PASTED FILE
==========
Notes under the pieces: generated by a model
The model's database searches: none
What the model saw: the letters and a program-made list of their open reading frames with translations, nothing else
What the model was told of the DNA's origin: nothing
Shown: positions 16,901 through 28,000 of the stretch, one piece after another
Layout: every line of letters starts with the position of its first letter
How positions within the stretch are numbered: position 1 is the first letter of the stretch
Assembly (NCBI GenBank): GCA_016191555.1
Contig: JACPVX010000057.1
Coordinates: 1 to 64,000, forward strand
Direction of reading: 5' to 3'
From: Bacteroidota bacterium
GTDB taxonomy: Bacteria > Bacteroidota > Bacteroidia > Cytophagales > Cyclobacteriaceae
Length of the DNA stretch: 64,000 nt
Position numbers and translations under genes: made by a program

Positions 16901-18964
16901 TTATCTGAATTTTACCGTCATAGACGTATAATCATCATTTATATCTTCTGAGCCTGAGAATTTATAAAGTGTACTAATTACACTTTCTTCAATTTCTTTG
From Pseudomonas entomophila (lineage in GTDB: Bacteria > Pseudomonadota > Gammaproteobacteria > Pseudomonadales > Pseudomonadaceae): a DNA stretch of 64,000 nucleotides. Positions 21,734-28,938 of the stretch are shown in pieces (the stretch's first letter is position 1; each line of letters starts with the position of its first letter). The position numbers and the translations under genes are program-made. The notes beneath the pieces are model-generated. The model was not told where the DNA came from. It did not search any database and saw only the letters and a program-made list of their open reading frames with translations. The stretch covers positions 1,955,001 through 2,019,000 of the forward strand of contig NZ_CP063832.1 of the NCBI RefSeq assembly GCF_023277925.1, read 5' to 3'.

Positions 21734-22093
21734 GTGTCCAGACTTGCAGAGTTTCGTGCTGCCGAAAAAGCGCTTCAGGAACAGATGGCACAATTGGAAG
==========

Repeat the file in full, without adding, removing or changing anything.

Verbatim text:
Notes under the pieces: generated by a model
The model's database searches: none
What the model saw: the letters and a program-made list of their open reading frames with translations, nothing else
What the model was told of the DNA's origin: nothing
Shown: positions 16,901 through 28,000 of the stretch, one piece after another
Layout: every line of letters starts with the position of its first letter
How positions within the stretch are numbered: position 1 is the first letter of the stretch
Assembly (NCBI GenBank): GCA_016191555.1
Contig: JACPVX010000057.1
Coordinates: 1 to 64,000, forward strand
Direction of reading: 5' to 3'
From: Bacteroidota bacterium
GTDB taxonomy: Bacteria > Bacteroidota > Bacteroidia > Cytophagales > Cyclobacteriaceae
Length of the DNA stretch: 64,000 nt
Position numbers and translations under genes: made by a program

Positions 16901-18964
16901 TTATCTGAATTTTACCGTCATAGACGTATAATCATCATTTATATCTTCTGAGCCTGAGAATTTATAAAGTGTACTAATTACACTTTCTTCAATTTCTTTG
From Pseudomonas entomophila (lineage in GTDB: Bacteria > Pseudomonadota > Gammaproteobacteria > Pseudomonadales > Pseudomonadaceae): a DNA stretch of 64,000 nucleotides. Positions 21,734-28,938 of the stretch are shown in pieces (the stretch's first letter is position 1; each line of letters starts with the position of its first letter). The position numbers and the translations under genes are program-made. The notes beneath the pieces are model-generated. The model was not told where the DNA came from. It did not search any database and saw only the letters and a program-made list of their open reading frames with translations. The stretch covers positions 1,955,001 through 2,019,000 of the forward strand of contig NZ_CP063832.1 of the NCBI RefSeq assembly GCF_023277925.1, read 5' to 3'.

Positions 21734-22093
21734 GTGTCCAGACTTGCAGAGTTTCGTGCTGCCGAAAAAGCGCTTCAGGAACAGATGGCACAATTGGAAG